The transition is one of the most poorly misunderstood movements in the game. With the current "hot topic" in golf instruction centered around the shallowing of the shaft in transition, or the counterclockwise movement of the shaft in the downswing for a right handed golfer, many golfers have failed to take into account the movements of the body that facilitate this move.
While golfers spend hours on the range trying to shallow the shaft with the movement of the hands and manipulation of the club, they fail to realize that the legs and torso are the foundation for this shallowing of the club in transition.
In today's video, Elk and sequence expert Paul Kopp demonstrate how the crucial move to initiate the transition begins not with the motion of the hands, but with the pivot of the lower body, and rotation of the torso. Find out more in the video below:
As they indicate in the video:
- Before the downswing even begins, the lead knee (left knee in a right handed golfer) rotates towards the target, so that the knee is just outside the lead hip. This puts the lead knee in the proper position to stabilize the rotation of the torso.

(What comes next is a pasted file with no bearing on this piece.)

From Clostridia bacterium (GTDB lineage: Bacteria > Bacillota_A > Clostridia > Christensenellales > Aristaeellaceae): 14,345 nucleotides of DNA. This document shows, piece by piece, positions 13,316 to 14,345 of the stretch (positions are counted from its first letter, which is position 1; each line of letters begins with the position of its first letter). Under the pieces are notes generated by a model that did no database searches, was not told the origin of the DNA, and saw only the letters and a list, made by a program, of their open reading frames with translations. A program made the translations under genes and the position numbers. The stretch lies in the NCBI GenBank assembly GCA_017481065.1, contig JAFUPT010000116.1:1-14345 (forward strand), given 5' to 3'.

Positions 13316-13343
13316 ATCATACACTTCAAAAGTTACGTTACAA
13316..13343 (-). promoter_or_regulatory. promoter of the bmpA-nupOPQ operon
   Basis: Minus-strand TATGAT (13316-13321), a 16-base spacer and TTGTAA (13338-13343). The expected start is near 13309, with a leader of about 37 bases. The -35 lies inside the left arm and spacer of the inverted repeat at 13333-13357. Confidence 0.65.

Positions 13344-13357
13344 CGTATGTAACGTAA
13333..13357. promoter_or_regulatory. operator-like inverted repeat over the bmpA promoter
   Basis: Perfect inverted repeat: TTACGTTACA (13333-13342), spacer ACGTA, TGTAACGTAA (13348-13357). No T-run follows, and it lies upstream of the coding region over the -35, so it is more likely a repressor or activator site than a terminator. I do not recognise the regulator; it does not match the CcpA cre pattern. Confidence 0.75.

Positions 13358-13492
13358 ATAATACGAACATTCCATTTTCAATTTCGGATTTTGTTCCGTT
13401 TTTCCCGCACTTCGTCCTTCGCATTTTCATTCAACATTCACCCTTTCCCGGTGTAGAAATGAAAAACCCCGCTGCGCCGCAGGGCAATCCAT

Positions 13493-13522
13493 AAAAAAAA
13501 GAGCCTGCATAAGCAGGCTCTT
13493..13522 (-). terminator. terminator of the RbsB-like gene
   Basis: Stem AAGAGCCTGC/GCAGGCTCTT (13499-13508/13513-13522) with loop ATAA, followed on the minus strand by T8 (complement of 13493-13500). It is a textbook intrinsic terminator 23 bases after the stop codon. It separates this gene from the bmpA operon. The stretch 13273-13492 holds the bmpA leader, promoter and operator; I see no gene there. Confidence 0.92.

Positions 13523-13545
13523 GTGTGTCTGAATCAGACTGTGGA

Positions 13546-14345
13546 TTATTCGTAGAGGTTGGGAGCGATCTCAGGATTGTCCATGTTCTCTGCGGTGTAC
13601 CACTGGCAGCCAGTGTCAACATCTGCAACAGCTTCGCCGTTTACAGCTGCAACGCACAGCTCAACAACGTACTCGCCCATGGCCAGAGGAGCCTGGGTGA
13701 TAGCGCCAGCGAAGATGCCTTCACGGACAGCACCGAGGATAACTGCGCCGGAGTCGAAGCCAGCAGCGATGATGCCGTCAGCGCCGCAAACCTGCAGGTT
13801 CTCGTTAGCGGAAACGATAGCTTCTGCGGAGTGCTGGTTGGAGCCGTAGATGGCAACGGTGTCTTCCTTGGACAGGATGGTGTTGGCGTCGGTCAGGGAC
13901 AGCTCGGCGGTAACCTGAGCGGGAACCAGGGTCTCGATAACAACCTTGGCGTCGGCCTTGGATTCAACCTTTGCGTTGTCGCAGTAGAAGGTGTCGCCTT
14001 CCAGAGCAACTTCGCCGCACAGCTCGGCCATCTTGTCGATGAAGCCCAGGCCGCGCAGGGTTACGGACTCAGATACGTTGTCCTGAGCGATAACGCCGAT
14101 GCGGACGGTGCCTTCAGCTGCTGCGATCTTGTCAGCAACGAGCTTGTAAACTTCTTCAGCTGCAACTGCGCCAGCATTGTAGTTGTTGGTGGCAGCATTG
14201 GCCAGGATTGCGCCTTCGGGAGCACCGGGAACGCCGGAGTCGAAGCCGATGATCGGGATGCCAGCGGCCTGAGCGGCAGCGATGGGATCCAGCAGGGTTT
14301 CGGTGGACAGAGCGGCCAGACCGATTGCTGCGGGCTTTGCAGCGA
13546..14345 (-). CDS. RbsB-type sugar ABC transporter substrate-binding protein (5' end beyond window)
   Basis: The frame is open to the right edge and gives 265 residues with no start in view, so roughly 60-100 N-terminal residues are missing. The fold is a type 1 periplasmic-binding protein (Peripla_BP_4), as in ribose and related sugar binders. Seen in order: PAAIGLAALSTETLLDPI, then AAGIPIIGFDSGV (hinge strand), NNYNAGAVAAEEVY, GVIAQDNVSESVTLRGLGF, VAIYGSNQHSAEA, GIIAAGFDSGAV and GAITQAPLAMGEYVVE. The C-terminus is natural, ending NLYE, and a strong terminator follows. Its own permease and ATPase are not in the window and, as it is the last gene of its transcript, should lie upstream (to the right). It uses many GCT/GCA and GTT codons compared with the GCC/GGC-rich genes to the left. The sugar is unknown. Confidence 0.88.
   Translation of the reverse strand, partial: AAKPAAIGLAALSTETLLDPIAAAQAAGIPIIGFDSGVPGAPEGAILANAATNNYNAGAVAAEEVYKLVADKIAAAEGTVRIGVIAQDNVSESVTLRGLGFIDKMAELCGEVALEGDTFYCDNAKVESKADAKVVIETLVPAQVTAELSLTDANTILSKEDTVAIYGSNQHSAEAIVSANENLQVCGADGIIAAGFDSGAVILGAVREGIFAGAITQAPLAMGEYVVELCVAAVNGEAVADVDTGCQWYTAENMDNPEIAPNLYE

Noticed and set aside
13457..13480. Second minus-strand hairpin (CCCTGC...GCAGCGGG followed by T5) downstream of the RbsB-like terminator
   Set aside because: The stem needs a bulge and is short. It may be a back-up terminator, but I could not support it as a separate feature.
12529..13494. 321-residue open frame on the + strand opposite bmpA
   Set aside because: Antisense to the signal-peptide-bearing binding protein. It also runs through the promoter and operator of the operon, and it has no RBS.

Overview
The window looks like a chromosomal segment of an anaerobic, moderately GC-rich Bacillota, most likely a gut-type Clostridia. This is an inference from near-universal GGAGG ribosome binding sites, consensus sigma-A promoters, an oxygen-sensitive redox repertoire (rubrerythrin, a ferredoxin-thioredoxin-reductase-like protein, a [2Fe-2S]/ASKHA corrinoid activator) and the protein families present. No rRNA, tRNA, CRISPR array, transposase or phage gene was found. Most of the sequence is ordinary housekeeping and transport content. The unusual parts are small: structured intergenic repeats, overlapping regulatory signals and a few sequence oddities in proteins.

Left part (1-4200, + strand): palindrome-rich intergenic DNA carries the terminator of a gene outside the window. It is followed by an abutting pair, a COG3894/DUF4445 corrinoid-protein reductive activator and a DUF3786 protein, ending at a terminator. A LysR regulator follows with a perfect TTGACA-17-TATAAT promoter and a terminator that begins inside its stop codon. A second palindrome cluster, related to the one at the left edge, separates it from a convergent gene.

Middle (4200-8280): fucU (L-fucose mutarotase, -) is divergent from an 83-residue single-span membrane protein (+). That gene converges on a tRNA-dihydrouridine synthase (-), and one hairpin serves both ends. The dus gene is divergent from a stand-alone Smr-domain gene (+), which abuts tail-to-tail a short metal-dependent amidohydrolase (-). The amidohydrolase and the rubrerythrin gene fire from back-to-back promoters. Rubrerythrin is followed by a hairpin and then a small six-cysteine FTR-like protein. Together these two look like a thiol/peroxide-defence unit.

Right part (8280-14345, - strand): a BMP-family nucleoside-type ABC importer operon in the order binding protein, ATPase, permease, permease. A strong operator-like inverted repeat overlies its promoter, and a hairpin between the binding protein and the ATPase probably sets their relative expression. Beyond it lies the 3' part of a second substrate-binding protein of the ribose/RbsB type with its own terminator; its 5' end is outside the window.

- As the lead knee moves into this stabilizing position, it is important to note that the upper body does not slide, instead staying in place and even slightly increasing the amount of tilt away from the target.
- The torso begins to rotate following the movement of the lead knee. The hands and arms are completely passive in this motion
A good drill to simulate the proper feeling in this motion is simulating a golf swing without a club next to a bookshelf with a chest-high cabinet. At the top of the backswing, your hands should be resting on this shelf, and the pivot of your lower body and rotation of the torso begin the transition and downswing while the hands stay on the shelf.
This drill properly demonstrates the passive motion of the hands in the transition, and how the pivot and rotation of the body shallow out the shaft without any forced manipulation of the hands.
Once you have taken the hands out of the transtion and instead rely on the rotation of the big muscles in the lower body and torso, you will be well on your way to powerful, efficient impact without having to rely on timing.
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